Over the course of 21st-century cinema to date, Denis Villeneuve has steadily established himself as one of the industry’s leading directors. Films such as, Arrival and Blade Runner 2049 have set him aside as the sort of classy auteur who transcends usual genre boundaries, imparting the often marmite realm of sci-fi with enough depth and striking design to stir up any old philistine.
Now, as he is set to potentially add to his canon of greatness or incur his first disaster with the troubled-sounding production of the notoriously difficult to adapt Dune due to hit cinemas very soon, we’re looking at the directors’ favourite films since the dawn of the millennium. As part of a New York Times feature, the French-Canadian director selected his six favourites so far.
The two films he championed as his absolute favourite would reside in the very same spots among many film fans: There Will Be Blood and No Country for Old Men. Weirdly these two films were shot at the exact same time as each other and only a matter of miles apart. The director mused: “Which movie is the best one…” After that trailing ellipsis he never really does come to a final conclusion as to which 2007 epic is the best, adding: “I’m driven by the impact these movies had on me then, and still today. Time is the ultimate judge.”
The director then continues to eulogise both outings and the masterful shots contained therein. “There are specific shots that went directly through my skull, like a bullet spreading particles of my brain on my walls,” he says. “Like the shot of Daniel Day-Lewis baptizing a baby with oil, making There Will Be Blood an instant new classic. I felt the same way watching the Coen brothers’ opus No Country for Old Men. The image of the policeman’s boots making dark marks on the floor as he is being strangled by the nightmarish killer, portrayed by Javier Bardem, has haunted me since then.”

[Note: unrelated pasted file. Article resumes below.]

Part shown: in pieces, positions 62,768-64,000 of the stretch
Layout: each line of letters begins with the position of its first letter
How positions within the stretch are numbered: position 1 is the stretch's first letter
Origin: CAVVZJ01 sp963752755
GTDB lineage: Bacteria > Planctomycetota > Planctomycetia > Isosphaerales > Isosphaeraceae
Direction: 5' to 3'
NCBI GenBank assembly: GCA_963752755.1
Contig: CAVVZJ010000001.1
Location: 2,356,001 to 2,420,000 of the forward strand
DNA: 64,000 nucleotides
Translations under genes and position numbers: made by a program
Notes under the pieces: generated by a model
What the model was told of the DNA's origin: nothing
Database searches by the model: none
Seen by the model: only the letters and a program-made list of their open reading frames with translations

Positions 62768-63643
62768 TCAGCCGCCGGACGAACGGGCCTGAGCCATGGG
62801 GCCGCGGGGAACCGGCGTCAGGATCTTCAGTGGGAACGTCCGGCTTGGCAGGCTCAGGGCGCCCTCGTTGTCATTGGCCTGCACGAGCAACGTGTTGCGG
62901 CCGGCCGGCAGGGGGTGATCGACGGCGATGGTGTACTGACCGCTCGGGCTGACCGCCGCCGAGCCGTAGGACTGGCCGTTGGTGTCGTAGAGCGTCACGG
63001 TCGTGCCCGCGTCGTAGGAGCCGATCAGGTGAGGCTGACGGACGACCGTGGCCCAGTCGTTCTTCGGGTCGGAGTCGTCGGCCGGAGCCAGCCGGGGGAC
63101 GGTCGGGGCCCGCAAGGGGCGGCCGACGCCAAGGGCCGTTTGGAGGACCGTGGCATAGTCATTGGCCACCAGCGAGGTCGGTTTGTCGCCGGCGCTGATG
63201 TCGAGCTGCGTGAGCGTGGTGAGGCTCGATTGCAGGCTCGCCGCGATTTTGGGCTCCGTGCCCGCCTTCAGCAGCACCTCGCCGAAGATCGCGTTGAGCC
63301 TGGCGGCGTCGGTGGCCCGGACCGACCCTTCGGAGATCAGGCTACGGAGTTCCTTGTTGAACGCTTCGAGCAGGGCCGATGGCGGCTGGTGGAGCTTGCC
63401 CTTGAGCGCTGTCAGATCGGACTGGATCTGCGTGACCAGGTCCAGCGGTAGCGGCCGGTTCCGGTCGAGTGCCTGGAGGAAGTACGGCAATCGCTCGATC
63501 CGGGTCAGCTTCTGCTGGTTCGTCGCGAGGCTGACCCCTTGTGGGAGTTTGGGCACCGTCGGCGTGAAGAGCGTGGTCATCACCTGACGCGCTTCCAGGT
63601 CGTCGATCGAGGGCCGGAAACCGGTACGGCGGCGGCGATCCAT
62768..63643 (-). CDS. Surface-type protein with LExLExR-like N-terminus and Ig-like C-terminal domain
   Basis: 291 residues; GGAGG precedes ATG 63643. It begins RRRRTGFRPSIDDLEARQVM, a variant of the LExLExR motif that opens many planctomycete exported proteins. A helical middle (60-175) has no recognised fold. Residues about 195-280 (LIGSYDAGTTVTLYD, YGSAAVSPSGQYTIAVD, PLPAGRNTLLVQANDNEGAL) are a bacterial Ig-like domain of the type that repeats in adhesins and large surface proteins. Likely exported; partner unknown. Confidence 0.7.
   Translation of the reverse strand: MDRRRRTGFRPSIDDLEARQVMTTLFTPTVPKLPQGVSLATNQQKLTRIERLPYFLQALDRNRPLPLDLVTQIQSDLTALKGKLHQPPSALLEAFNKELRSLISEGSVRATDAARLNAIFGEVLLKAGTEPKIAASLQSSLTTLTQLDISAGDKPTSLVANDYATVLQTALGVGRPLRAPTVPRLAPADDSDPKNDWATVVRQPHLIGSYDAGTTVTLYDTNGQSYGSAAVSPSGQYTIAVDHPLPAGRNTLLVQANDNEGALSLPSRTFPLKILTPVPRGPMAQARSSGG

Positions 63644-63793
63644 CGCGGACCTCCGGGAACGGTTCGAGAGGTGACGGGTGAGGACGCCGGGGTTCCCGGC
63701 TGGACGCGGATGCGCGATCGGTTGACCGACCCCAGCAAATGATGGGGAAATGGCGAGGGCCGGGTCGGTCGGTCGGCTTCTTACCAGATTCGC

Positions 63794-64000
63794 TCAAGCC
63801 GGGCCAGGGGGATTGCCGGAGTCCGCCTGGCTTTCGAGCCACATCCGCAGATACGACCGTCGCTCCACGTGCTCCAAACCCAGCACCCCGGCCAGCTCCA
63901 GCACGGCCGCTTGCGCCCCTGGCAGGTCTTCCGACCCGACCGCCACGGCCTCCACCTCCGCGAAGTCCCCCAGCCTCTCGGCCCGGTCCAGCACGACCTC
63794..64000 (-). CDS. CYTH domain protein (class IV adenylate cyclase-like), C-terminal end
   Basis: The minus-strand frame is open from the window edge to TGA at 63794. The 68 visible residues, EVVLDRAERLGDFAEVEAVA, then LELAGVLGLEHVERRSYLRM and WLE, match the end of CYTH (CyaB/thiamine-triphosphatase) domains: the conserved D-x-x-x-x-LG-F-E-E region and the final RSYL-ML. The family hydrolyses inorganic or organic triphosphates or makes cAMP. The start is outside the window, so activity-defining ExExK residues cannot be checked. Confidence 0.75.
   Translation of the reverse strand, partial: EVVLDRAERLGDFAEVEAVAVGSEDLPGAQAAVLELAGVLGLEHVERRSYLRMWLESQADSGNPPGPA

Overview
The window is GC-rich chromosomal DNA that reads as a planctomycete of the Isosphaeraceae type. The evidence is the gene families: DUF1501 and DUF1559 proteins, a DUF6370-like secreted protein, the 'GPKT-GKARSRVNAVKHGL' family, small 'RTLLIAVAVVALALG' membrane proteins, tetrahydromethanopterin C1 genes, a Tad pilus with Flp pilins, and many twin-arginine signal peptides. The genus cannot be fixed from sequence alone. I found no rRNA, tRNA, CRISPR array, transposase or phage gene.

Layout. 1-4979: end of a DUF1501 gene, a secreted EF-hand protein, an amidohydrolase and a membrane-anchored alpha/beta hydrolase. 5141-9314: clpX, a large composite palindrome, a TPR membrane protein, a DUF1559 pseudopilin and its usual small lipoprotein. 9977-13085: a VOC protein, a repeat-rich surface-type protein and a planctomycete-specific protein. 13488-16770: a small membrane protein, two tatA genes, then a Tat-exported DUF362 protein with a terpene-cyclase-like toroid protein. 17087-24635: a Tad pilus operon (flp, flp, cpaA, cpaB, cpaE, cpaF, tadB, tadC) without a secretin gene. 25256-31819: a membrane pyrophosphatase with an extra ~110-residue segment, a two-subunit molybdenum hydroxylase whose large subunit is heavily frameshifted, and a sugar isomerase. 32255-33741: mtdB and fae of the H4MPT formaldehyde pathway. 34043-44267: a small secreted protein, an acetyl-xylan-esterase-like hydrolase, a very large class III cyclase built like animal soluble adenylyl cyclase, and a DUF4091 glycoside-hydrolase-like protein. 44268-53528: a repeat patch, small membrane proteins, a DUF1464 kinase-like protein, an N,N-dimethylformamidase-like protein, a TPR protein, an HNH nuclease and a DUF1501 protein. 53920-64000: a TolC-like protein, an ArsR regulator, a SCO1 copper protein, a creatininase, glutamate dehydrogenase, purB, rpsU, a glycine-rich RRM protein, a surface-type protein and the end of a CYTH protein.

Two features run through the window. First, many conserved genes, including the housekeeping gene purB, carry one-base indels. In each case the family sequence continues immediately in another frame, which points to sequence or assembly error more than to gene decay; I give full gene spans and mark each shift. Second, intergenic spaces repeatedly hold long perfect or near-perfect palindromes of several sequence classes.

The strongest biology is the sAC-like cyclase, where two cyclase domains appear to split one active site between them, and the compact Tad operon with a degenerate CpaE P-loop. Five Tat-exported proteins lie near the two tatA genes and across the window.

If the opinion of the Academy Awards is worth anything then they helped to sort out the split decision by awarding No Country for Old Men with the Best Picture statuette. In fact, the film took home four Oscars in total. While There Will Be Blood picked up Best Actor for Daniel Day-Lewis and Robert Elswit took the cinematography prize… but as you all already know, few things are more arbitrary than the Academy.
Elsewhere on the list he was also deeply moved by the French-Algerian movie A Prophet directed by Jacques Audiard. Villeneuve remarked: “The deer being killed in slow motion by a car in A Prophet remains one of the most powerful cinematic shots of the last decade.” Before also going on to compare the shot to another of his favourite films, Jonathan Glazer’s deeply sui generis 2013 sci-fi film Under the Skin. “But is it better than following Scarlett Johansson in a pool of darkness,” he mused, “Apples and oranges. Lists are for grocery stores.”
He also goes on to state: “The madness in Dogtooth is the most refreshing thing I’ve seen in a long time. Yorgos Lanthimos may be one of the most exciting filmmakers working today. I’m still laughing at the crazy adults running to catch aeroplanes falling into their garden because their father convinced them that they were fruit dropping from the sky.”
You can check out Villeneuve’s full selection of six below, including three sneaky honourable mentions.
Denis Villeneuve’s favourite films of 21st century:
- No Country for Old Men
- There Will Be Blood
- A Prophet
- Under the Skin
- Honourable Mentions: Children of Men, Inception, Amores Perros